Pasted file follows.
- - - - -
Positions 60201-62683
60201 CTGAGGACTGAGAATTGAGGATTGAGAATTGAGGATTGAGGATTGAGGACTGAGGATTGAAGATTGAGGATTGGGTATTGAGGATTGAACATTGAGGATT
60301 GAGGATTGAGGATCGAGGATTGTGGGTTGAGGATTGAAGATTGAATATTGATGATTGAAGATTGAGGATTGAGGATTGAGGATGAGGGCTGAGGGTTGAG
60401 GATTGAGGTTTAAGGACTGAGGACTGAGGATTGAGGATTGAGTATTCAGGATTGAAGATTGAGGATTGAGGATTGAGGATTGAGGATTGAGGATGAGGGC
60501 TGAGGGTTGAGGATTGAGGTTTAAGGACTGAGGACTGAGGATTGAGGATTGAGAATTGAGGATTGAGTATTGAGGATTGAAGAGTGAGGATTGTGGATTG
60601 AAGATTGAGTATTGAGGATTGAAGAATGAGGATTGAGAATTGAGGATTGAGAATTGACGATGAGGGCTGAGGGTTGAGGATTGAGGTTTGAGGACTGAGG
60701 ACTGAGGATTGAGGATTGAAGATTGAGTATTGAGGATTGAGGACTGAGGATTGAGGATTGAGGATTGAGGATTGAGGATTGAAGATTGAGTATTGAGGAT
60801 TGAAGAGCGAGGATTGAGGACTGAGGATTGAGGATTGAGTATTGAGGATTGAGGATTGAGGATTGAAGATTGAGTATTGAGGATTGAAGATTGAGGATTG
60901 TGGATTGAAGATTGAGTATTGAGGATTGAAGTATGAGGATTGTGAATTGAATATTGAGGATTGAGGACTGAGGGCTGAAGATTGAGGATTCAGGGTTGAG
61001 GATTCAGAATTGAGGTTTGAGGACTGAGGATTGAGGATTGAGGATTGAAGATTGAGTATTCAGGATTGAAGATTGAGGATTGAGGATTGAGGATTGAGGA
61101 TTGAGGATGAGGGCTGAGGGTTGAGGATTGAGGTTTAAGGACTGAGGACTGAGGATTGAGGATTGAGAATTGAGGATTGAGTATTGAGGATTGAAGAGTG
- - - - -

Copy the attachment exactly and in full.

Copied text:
Positions 60201-62683
60201 CTGAGGACTGAGAATTGAGGATTGAGAATTGAGGATTGAGGATTGAGGACTGAGGATTGAAGATTGAGGATTGGGTATTGAGGATTGAACATTGAGGATT
60301 GAGGATTGAGGATCGAGGATTGTGGGTTGAGGATTGAAGATTGAATATTGATGATTGAAGATTGAGGATTGAGGATTGAGGATGAGGGCTGAGGGTTGAG
60401 GATTGAGGTTTAAGGACTGAGGACTGAGGATTGAGGATTGAGTATTCAGGATTGAAGATTGAGGATTGAGGATTGAGGATTGAGGATTGAGGATGAGGGC
60501 TGAGGGTTGAGGATTGAGGTTTAAGGACTGAGGACTGAGGATTGAGGATTGAGAATTGAGGATTGAGTATTGAGGATTGAAGAGTGAGGATTGTGGATTG
60601 AAGATTGAGTATTGAGGATTGAAGAATGAGGATTGAGAATTGAGGATTGAGAATTGACGATGAGGGCTGAGGGTTGAGGATTGAGGTTTGAGGACTGAGG
60701 ACTGAGGATTGAGGATTGAAGATTGAGTATTGAGGATTGAGGACTGAGGATTGAGGATTGAGGATTGAGGATTGAGGATTGAAGATTGAGTATTGAGGAT
60801 TGAAGAGCGAGGATTGAGGACTGAGGATTGAGGATTGAGTATTGAGGATTGAGGATTGAGGATTGAAGATTGAGTATTGAGGATTGAAGATTGAGGATTG
60901 TGGATTGAAGATTGAGTATTGAGGATTGAAGTATGAGGATTGTGAATTGAATATTGAGGATTGAGGACTGAGGGCTGAAGATTGAGGATTCAGGGTTGAG
61001 GATTCAGAATTGAGGTTTGAGGACTGAGGATTGAGGATTGAGGATTGAAGATTGAGTATTCAGGATTGAAGATTGAGGATTGAGGATTGAGGATTGAGGA
61101 TTGAGGATGAGGGCTGAGGGTTGAGGATTGAGGTTTAAGGACTGAGGACTGAGGATTGAGGATTGAGAATTGAGGATTGAGTATTGAGGATTGAAGAGTG